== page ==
At Least We Talk About Race in the USA: Zadie Smith on Writing, Race and Color

Hello Meltingpot Readers,

Last week Wednesday I skipped out of work as early as possible so I could get a front row seat at the University of Pennsylvania’s Speaker’s Series on Color featuring one of my all-time favorite authors, Zadie Smith. I’ve read (and own) almost all of Smith’s fiction, but I am also a big fan of her critical essays, especially those dealing with race and culture. I like her writing and I love her mind.

Zadie Smith and Jed Esty "in conversation" at the University of Pennsylvania.
Zadie Smith and Jed Esty “in conversation” at the University of Pennsylvania.
So, my biggest takeaway from the almost sold-out event, is that not only is Zadie Smith absolutely brilliant (and gorgeous, and taller than I expected), she’s also got a terrific sense of humor. Rather than present a formal reading of her work, Smith sat “in conversation,” (which is clearly a thing now.) with Penn English professor, Jed Esty who peppered her with questions about her books, her upbringing as a Mixed child in London and her process as a writer. She answered every query with honesty and held none of her opinions back, even when they may have insulted the vast majority of the mostly White audience.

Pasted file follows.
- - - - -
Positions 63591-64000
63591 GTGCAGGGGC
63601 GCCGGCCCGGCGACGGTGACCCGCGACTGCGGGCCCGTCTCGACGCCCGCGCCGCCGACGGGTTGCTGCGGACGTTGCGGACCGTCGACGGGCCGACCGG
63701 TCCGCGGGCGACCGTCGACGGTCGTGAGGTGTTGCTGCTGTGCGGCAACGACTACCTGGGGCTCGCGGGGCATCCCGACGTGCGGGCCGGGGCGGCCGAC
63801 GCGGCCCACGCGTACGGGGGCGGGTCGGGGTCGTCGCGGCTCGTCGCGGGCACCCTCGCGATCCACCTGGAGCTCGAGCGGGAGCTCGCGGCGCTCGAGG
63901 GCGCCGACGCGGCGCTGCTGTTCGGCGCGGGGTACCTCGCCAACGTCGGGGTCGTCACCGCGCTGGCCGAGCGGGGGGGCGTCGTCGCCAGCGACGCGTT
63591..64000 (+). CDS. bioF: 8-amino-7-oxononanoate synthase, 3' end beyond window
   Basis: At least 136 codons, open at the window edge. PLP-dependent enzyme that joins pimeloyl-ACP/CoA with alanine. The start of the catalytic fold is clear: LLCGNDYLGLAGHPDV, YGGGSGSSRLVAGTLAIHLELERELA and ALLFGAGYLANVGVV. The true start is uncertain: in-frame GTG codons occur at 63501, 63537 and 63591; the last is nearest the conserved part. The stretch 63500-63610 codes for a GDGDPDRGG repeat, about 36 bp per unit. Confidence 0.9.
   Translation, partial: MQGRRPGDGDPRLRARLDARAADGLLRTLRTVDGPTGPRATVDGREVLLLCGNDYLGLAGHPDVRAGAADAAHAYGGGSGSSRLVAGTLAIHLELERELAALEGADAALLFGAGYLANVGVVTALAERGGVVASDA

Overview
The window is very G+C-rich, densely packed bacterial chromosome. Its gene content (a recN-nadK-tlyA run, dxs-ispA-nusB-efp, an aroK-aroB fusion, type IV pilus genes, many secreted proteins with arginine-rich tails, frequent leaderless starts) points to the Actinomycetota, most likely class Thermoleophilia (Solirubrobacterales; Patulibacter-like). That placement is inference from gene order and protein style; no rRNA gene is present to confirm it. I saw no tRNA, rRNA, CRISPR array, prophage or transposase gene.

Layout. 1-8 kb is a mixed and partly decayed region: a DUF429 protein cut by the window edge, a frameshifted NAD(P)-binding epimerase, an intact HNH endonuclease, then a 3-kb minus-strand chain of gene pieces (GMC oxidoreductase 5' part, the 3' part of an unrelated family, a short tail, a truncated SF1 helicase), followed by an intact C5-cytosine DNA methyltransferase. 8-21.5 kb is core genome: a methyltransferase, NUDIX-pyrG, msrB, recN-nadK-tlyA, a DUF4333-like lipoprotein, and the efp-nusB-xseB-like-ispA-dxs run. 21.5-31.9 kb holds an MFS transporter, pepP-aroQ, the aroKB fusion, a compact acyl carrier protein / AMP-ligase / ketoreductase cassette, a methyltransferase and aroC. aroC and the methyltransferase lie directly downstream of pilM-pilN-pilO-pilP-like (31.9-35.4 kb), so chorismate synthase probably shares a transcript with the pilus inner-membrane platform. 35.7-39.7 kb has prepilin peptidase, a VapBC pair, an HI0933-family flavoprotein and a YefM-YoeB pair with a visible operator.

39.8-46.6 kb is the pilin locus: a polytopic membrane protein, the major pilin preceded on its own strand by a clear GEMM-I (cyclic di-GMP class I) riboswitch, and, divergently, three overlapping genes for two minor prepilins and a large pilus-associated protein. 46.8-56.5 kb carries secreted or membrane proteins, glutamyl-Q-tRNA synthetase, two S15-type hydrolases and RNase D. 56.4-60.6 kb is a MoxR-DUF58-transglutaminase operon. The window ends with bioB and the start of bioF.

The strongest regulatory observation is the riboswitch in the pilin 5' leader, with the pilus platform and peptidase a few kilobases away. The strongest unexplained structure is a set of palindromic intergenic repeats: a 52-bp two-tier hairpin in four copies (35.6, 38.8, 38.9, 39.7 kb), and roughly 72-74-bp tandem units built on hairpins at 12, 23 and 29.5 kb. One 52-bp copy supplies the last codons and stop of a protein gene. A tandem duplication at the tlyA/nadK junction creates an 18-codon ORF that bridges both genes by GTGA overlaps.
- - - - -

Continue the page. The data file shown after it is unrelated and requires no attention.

I found myself nodding in agreement with so much of what Smith said regarding the difference between being Black in the USA vs, the UK. Having spent the summer in London, I felt like she nailed it, but of course my opinions were based on a six-week stay as opposed to a lifetime. Still, Smith perfectly articulated what I sensed; that being Black in London isn’t something actually worthy of discussion, since everyone is supposedly “British.” That may feel like progress, but the reality is that it feels more like one is being silenced. “In America, at least the conversation is out loud,” Smith said. “In London you aren’t meant to discuss [race].”

So, while America seems overwhelmed with “race talk” these days, fresh from my experience in London, I’m at least thankful that our voices aren’t being silenced.

For those of you who have traveled to the UK, what are your impressions of their comfort level with racial differences? London is an extremely diverse city, but all that glitters isn’t a rainbow coalition. Am I Right? I’m so listening.


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